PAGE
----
Checker: An Audio File Validator for LibriVox Contributions
Checker is an open source tool that looks for common problems with Librivox recordings.
You can download the tool from the developer's website, here. The current version was released April 30 2021 (1.1) and included the following updates:
- refreshed visuals
- macOS installer now supports both Intel and Apple CPUs
- new installers for Linux (and Chromebooks with the Linux (beta) feature)
- added ability to check for updates on demand/automatically check monthly
- fixed issue causing file status rows to be harder to read when selected
- updated code for Java 8+, dated 11 January 2019.
What does Checker do?
Checker looks for common problems with your Librivox audio recordings. It can save you time by checking your file for common technical issues before you go to the trouble of uploading it.
The program checks many technical features of your file. It can find problems with volume, MP3 encoding options, audio format, metadata (ID3 tags), and file naming conventions.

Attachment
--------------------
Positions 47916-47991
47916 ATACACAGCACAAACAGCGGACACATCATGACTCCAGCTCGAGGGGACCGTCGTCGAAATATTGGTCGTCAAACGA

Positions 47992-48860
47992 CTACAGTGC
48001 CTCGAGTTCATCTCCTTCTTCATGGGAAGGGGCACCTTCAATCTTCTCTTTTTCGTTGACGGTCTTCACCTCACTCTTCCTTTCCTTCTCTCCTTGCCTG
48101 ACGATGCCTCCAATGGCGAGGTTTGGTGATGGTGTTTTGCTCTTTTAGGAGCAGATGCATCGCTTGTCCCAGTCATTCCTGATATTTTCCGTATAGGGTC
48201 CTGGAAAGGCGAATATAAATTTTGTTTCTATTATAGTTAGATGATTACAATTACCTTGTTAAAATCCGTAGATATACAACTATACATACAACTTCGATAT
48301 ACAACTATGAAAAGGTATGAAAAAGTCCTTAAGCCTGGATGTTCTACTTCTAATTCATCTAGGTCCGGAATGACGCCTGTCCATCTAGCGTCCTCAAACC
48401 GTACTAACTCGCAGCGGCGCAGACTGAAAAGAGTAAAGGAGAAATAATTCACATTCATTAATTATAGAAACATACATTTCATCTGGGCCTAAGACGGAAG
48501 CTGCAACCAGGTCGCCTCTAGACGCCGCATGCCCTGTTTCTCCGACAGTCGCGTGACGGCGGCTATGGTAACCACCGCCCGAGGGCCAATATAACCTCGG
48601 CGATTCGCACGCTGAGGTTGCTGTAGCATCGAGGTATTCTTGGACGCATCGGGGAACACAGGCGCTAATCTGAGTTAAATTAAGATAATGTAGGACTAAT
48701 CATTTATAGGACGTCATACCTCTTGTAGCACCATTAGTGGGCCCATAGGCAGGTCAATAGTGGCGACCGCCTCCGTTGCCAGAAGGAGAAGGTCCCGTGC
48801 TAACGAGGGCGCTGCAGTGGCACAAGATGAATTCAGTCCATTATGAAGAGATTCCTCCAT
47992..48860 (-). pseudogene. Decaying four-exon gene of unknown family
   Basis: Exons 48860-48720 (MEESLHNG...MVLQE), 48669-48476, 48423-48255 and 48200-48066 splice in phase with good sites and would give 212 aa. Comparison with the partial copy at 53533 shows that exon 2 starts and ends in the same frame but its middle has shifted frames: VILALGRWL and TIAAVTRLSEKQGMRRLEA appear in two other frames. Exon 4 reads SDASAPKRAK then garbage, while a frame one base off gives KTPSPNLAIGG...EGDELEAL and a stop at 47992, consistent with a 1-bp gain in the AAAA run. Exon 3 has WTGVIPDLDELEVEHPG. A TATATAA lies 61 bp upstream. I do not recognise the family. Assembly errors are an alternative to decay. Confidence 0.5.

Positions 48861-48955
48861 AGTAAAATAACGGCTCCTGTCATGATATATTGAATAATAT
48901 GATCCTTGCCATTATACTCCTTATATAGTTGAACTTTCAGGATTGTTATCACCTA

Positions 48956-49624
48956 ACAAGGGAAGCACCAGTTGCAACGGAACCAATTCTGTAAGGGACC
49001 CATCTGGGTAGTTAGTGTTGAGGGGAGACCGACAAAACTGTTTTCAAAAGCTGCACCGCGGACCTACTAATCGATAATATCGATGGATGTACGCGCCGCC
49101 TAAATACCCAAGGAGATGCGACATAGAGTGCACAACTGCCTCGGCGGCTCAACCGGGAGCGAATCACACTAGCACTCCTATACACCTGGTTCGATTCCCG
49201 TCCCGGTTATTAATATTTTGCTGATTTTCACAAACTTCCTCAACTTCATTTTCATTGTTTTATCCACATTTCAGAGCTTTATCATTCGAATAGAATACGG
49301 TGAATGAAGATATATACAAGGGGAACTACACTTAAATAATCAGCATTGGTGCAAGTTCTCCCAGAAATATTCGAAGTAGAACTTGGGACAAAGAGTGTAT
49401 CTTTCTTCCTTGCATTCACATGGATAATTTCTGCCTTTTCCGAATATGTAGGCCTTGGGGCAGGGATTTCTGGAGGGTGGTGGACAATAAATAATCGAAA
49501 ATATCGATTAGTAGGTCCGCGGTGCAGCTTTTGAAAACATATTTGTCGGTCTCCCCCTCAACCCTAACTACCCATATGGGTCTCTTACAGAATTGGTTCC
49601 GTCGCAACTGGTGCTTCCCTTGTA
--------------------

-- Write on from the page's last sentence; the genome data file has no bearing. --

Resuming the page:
It does not check the content of the recording (such as reading the wrong word), nor the quality of your performance.
How to use Checker
To use Checker, drag-and-drop MP3 files (or a folder or ZIP archive) onto the window, then wait for it to analyze them. Once done, click a file name to see a report of any issues that it found. The report will either state that the file “passed” or else list any issues as errors or warnings. Errors are serious problems that should be fixed before uploading the file. A warning is less serious, or in some cases a potential problem that Checker is not sure about.
For a video on using Checker to review the decibel level of your MP3: click here
Checker is written in Java, and runs on many popular platforms including Windows, MacOS and Linux.
Instructions for installing Checker on Linux
To install this useful utility in Linux, see installation instructions here 
You need to have Java running on your computer in order to use Checker. If you are installing Checker to Windows or to MacOS, the Checker installer will automatically try to install Java for you if necessary, but if that fails you can also install it yourself.
Further installation instructions can be found on the download page.
If you run into problems, make sure you have not disabled Java in your browser.